I've never been sure how to pronounce Tacolneston.
    Is is tack-oll-nest-on?
    Or is there some particular Norfolk pronunciation?
    Are you the farmer?


  11. #8
    Co-Pilot Martin Watson's Avatar
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    Tackleston I think
    Yup, lots of good 'local' pronounced names. My favourite is Happisburgh. Pronounced 'Haze-borough'.
    Martin
    BMAA 5370


  12. #9
    Captain MadamBreakneck's Avatar
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    Rule of thumb: of course most people will know the top joint of a typical adult thumb is 10 miles on a half-mil chart and 5 miles on a -mil one.

    I always taught navigation from large object to small - identify that big city or lake or whatever; find the smaller feature closer to your goal; if possible, find a line feature to take you home.

    Martin mentioned Sutton Meadows - when I flew there I liked the fact that the drains (or rivers) went right past, and the village of Sutton was like an arrowhead pointing almost straight at the airfield. Then track due north, keeping Chatteris town on your left and you can't miss Chatteris airfield (making sure you've called ahead to make sure the drop zone's clear!). 'Twas one of my QXC destinations that.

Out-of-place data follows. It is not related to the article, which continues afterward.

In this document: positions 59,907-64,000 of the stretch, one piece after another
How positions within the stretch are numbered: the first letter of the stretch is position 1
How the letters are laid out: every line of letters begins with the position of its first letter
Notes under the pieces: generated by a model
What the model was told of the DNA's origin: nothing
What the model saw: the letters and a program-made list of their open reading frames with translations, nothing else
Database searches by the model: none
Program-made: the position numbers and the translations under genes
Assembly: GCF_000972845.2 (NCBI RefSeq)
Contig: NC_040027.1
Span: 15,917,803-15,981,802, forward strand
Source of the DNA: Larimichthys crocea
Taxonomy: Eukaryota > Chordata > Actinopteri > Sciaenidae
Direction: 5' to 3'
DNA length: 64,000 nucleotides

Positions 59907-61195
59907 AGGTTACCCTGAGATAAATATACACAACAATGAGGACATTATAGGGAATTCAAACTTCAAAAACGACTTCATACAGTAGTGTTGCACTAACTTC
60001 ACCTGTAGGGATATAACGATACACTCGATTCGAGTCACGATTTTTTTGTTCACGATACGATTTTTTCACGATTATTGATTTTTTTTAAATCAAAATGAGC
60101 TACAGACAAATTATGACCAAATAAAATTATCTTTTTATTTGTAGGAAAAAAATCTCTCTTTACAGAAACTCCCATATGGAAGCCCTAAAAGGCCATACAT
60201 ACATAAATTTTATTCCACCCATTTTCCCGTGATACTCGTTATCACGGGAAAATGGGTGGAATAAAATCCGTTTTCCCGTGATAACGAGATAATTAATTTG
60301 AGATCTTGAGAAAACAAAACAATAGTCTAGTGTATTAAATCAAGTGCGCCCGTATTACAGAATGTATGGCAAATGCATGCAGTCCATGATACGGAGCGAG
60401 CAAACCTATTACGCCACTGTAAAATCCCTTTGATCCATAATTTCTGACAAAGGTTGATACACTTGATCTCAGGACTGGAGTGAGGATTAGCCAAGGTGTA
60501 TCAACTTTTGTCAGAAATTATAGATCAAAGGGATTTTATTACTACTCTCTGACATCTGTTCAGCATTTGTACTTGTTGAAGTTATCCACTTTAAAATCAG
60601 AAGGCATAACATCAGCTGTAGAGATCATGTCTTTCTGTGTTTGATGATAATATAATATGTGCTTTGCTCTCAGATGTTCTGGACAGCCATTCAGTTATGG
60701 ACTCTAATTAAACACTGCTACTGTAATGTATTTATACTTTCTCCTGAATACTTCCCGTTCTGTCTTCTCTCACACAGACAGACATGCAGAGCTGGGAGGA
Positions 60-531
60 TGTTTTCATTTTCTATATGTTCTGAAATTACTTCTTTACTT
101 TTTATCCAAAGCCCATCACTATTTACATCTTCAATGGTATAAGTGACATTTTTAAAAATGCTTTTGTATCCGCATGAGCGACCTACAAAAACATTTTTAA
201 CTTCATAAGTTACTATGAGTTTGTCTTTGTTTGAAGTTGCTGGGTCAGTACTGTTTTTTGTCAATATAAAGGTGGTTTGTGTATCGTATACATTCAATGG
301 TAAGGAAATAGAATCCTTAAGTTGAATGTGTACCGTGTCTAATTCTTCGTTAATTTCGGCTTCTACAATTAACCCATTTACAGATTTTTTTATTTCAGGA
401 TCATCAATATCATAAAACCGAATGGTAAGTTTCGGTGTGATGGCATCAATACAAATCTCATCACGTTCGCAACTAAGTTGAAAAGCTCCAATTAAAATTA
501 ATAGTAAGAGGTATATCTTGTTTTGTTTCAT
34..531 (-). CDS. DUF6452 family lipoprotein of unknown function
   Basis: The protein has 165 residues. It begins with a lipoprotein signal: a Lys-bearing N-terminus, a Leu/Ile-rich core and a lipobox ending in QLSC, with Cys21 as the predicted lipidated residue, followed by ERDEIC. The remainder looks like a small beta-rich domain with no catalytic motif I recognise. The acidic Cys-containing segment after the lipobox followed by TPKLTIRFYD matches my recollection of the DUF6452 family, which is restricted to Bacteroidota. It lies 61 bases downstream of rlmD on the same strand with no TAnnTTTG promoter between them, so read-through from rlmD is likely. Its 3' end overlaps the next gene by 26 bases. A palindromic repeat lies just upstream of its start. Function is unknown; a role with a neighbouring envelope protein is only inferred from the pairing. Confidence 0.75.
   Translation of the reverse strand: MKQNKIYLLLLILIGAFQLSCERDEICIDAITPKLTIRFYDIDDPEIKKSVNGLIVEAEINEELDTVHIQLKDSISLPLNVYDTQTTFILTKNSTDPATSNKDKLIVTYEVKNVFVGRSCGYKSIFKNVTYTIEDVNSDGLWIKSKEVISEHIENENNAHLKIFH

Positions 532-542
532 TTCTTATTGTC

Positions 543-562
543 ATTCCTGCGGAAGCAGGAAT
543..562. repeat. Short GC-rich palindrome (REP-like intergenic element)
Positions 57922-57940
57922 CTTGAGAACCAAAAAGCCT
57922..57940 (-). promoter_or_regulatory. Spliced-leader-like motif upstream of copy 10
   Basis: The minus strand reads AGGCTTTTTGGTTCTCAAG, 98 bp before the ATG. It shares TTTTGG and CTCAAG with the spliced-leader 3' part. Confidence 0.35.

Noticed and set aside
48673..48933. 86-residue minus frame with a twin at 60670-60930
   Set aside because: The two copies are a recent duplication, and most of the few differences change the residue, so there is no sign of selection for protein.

I remember it still
    Last edited by MadamBreakneck; 05-04-20 at 20:48 PM. Reason: minor clarifications



    Back to just bimbling in the TST.

    No longer instructing - just pontificating..
    and now a Tai Chi instructor


  13. #10
    Trainee Pilot Trident's Avatar
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    Quote Originally Posted by Martin Watson View Post
    Tackleston I think
    Yup, lots of good 'local' pronounced names. My favourite is Happisburgh. Pronounced 'Haze-borough'.
    Try Garboldisham, pronounced Garble-sham, or Cley pronounced Cliy.
    Comfortably Numb......